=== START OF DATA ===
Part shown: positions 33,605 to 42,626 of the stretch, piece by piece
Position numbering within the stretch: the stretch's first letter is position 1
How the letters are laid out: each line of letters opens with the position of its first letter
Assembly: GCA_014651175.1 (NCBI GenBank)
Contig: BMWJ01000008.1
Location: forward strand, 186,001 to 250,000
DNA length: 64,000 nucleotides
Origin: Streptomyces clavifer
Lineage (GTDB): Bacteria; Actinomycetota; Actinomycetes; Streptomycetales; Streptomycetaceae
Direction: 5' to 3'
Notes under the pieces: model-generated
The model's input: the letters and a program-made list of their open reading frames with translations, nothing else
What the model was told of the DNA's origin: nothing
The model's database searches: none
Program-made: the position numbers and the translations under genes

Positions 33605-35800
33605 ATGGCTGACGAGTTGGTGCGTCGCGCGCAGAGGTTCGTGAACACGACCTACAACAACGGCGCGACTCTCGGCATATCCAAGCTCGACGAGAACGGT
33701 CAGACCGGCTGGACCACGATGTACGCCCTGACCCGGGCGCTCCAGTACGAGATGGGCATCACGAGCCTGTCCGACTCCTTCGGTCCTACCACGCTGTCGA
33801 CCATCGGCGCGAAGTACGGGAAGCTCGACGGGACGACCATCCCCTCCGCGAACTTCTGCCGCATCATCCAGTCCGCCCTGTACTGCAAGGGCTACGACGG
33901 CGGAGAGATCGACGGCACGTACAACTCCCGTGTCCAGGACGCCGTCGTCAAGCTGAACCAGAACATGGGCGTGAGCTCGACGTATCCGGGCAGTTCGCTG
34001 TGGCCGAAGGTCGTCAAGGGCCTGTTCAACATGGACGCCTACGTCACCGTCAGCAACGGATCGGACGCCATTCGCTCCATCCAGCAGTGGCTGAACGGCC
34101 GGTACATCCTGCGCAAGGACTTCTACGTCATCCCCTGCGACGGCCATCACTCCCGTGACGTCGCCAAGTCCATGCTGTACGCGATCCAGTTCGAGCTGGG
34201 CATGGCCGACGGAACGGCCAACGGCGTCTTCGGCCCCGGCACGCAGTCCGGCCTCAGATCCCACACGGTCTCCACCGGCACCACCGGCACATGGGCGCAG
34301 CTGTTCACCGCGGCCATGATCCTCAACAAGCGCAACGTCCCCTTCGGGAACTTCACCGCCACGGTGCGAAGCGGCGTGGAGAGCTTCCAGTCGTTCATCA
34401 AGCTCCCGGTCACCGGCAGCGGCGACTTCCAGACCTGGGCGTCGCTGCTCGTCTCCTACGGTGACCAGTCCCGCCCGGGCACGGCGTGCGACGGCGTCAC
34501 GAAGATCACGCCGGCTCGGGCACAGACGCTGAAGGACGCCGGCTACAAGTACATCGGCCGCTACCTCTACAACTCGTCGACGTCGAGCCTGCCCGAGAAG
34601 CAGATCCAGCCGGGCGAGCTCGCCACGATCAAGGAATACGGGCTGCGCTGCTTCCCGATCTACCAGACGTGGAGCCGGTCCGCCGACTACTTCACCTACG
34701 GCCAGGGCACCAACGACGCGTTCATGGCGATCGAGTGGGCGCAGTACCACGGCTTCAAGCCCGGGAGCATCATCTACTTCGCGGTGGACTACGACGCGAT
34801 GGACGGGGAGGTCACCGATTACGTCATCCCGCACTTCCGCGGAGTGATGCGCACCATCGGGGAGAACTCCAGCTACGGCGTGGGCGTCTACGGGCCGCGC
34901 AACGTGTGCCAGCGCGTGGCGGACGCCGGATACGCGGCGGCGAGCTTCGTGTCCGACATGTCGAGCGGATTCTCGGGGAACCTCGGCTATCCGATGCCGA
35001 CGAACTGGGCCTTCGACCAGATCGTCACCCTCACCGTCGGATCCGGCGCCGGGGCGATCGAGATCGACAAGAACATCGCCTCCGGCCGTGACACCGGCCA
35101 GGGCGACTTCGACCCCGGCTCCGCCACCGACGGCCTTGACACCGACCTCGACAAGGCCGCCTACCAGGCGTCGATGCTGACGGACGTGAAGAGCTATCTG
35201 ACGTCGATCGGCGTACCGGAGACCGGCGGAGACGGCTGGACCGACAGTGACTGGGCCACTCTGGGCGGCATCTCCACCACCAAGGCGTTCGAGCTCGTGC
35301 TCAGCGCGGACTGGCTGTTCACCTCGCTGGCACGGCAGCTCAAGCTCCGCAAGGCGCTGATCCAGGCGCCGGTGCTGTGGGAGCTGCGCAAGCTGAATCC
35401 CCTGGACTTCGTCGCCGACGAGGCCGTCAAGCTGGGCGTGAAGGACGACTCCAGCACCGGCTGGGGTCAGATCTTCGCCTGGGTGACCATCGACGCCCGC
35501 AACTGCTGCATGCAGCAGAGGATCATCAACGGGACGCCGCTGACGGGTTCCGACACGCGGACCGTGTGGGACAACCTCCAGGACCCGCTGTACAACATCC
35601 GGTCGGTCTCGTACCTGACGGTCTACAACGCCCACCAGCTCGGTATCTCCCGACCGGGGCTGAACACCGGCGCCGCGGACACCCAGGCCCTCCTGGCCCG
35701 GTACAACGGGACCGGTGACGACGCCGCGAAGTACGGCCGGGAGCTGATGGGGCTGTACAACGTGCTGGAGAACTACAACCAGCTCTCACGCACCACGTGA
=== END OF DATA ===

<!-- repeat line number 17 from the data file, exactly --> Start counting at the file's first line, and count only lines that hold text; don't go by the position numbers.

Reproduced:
33605 ATGGCTGACGAGTTGGTGCGTCGCGCGCAGAGGTTCGTGAACACGACCTACAACAACGGCGCGACTCTCGGCATATCCAAGCTCGACGAGAACGGT